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Loving Your Neighbor

Just War and Charity


In the weeks and months following September 11, not every American supported retaliation against the perpetrators of the terrorist attacks. The minority of Americans who have opposed military actions included some radical activists and some people who, while they condemned the attacks, believed violence only begets more violence.

The latter group are pacifists, and I respect their sincerity. Many of them believe they are acting out obedience to the Gospel. The best-known Christian pacifists are Quakers and Anabaptists like the Mennonites and United Brethren, but there are pacifist strains within all Christian traditions.

One pacifist response to September 11 was that of Rev. Joseph Kotva of the First Mennonite Church of Allentown, Pennsylvania. He told the city's newspaper, "We believe all [retaliation] does is escalate the violence. Someone has to have the courage to say that [the violence] stops here."

Rev. Kotva's words illustrate the basic pacifist argument against the use of force. In their worldview, the use of force is antithetical to loving your neighbor as yourself. Love and war are never compatible. And while I respect the conviction of honest pacifists, I believe they're missing an important part of the picture.

A critical principle of just war is "right intentions." Wars that are fought to take what doesn't belong to us or expand our borders or for revenge are unjust wars. But war can be fought with good intentions.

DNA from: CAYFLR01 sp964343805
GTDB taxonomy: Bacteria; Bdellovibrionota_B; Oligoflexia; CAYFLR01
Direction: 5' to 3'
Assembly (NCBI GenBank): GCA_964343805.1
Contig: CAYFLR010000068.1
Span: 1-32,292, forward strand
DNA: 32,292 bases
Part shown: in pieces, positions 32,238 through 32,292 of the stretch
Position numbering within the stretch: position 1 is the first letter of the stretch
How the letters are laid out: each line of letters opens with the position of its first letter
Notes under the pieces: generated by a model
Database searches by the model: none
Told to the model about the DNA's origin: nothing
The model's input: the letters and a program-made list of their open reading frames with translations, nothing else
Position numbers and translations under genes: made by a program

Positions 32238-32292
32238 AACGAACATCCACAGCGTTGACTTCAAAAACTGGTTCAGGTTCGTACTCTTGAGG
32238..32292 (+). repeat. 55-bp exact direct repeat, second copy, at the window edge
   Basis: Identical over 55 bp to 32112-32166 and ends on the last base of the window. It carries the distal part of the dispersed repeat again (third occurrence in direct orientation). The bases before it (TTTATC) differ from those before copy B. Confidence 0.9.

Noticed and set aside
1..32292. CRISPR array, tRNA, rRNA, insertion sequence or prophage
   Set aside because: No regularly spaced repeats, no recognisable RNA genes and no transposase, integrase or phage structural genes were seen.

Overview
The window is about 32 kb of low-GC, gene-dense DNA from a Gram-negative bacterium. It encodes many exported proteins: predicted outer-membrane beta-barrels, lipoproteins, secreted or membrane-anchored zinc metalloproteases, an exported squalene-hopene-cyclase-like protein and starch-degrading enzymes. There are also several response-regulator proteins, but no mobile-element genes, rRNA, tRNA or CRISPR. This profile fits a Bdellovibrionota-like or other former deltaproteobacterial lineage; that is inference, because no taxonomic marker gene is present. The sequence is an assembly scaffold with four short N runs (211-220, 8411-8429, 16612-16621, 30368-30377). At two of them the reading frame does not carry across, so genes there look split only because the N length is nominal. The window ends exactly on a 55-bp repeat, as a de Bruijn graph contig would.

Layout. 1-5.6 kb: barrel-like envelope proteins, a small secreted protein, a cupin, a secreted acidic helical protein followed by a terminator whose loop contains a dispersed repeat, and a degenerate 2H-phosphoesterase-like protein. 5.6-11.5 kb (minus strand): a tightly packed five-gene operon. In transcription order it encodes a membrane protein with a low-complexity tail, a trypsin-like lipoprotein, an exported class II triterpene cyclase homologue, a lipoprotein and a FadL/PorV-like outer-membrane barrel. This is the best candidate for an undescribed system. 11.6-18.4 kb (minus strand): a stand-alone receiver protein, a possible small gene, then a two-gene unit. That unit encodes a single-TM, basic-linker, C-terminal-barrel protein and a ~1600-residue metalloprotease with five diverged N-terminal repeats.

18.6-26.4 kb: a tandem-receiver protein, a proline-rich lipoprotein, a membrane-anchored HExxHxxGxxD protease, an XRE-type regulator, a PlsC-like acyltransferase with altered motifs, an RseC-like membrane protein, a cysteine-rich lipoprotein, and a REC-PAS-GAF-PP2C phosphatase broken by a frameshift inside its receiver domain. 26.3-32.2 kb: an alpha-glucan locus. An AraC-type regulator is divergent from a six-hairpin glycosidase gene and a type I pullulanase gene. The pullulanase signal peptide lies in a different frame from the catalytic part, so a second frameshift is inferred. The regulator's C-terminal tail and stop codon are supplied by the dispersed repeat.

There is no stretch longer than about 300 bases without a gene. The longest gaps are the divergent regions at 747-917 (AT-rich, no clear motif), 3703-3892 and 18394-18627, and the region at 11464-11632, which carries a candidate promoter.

As Darrell Cole, a professor at William & Mary, argued in a recent issue of First Things, the failure to fight a just war may be a failure to love. He wrote: "We . . . fight just wars because they're acts of charity. [Fighting just wars] . . . is something Christians ought to do out of love for God and neighbor . . . "

What makes a just war an act of love? It brings justice, restrains evildoers, and promotes the peace and well-being of the community. In the case of the War on Terrorism, our soldiers fight to promote the peace and well-being of the entire world. Ridding the world of terror -- by just means -- is a good and loving act.

This has always been the understanding behind Just War. Thomas Aquinas in the Summa Theologica puts his discussion of just war in his chapter on charity, the love of God and neighbor. Aquinas applauded those who wielded the sword in protection of the community. And, regarding retaliation, Aquinas wrote that "retaliation should be sought out of the love of justice."

John Calvin agreed with Aquinas. He called the soldier an "agent of God's love," and he called soldiering justly a "God-like act." Why? Because "restraining evil out of love for neighbor" is an imitation of God's restraining evil out of love for His creatures.

A world where Christians refused to fight just wars wouldn't be peaceful, and it certainly wouldn't be a more just world. It would be a world where evil would be unchecked by justice and where the strong would be free to prey on the weak.

Fighting just wars when necessary, like the present war on terrorism, takes sin seriously and provides -- strange as it may sound -- a loving response. Remember that when you watch our service men and women on television as they're fighting in Afghanistan in harm's way out of love for neighbor.

For Further Reading and Information

Darrell Cole, "Good Wars," First Things, October 2001.